How To Combat The “Illusion Of Causality” That Contributes To So Many Healthy People Taking Multivitamin Pills They Don’t Need

By Matthew Warren Millions of people around the world spend time and money on healthcare remedies that mainstream science considers ineffective (in the sense of being no more effective than a placebo), like homeopathy and acupuncture. A study published recently in Psychology and Health investigated how to address this issue in the context of multivitamins, which evidence suggests provide no benefit for healthy people – and may even cause harm in some contexts.  Despite this research evidence, huge numbers of healthy people take multivitamins because they appear to be helpful. Scientists refer to this as the “illusion of causality”: when someone takes a vitamin and then their cold goes away, for example, they may believe it was the vitamin that cured them, even though they would have recovered just as quickly anyway. Past research has shown that simply giving people the raw outcomes of clinical trials that show remedies to be ineffective does not necessarily help combat this problem, perhaps because the data can involve large numbers and complex findings, which are difficult for the public to interpret.  Douglas MacFarlane and colleagues from the University of Western Australia have explored how to better inoculate people against this illusion. The researchers report that people need to be told clearly about the proportion of people who benefit from the remedy versus taking a placebo – and this data has to be accompanied by a scienti...
Source: BPS RESEARCH DIGEST - Category: Psychiatry & Psychology Authors: Tags: Health Source Type: blogs

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About a third of cancer patients use alternative medicine — but many of them don’t tell their doctors, according to a new research letter published in JAMA Oncology. Complementary and alternative therapies are those that people use in addition to or instead of traditional medical care. Out of about 3,100 cancer patients who responded to questions about cancer and complementary therapy use through the 2012 National Health Interview Survey, just over 1,000 reported using one or more of these therapies during the prior year, the research letter says. Of these, about a third said they did not tell their doctors tha...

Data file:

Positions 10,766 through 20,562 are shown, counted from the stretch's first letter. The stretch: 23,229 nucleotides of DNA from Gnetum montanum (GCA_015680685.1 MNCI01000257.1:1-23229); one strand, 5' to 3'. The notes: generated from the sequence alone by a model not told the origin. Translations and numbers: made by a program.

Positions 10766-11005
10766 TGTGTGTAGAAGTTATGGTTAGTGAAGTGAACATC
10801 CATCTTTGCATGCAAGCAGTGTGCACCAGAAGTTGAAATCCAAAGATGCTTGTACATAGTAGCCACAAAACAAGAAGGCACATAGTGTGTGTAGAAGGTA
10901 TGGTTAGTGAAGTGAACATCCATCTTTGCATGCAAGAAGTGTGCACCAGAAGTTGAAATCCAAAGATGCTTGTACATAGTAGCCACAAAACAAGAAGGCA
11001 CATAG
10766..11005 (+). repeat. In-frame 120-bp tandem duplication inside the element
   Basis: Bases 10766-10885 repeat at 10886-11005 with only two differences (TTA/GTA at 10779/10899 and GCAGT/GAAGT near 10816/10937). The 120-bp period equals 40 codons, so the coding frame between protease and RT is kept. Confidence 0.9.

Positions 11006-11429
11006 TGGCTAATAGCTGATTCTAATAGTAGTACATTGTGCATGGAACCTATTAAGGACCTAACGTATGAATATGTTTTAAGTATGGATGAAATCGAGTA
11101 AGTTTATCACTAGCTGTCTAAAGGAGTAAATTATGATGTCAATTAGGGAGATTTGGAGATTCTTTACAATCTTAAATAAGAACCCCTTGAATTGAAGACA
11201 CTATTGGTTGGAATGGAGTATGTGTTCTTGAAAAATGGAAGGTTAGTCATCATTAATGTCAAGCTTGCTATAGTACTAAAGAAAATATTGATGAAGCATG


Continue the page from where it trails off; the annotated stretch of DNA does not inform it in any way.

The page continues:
Source: TIME: Health - Category: Consumer Health News Authors: Tags: Uncategorized Cancer Source Type: news
This study was not designed to directly compare non-conventional therapies with conventional ones, and the results do not mean that all unproven remedies are useless. In fact, an unproven treatment may become conventional if rigorous research proves its worth. There are many types of alternative treatments (including herbs, vitamins, homeopathy, yoga, and acupuncture) that might have different effects and have not yet been well studied. Importantly, this study did not examine the interaction of conventional and alternative treatments (which in some cases may cause problems). In addition, this study did not actually find th...
Source: Harvard Health Blog - Category: Consumer Health News Authors: Tags: Cancer Complementary and alternative medicine Health Source Type: blogs
ConclusionsThe time physicians take and the extent to which they listen attentively are most important and are equally important to all patients. These results may contribute to the debate about more patient-centered healthcare. They support a strengthening of medical consultations in the German healthcare system. We suggest giving physicians the opportunity to spend more time with their patients, which may be achieved by changing the general conditions of remuneration (e.g., improved reimbursement of medical consultations).German Clinical Trial RegisterDRKS00013160.
Source: The Patient - Patient-Centered Outcomes Research - Category: International Medicine & Public Health Source Type: research
ConclusionAs conventional therapies may not be sufficiently effective, women's needs should be closely examined, and individual treatment options should be discussed and initiated by clinicians to provide the best comprehensive treatment possible for endometriosis.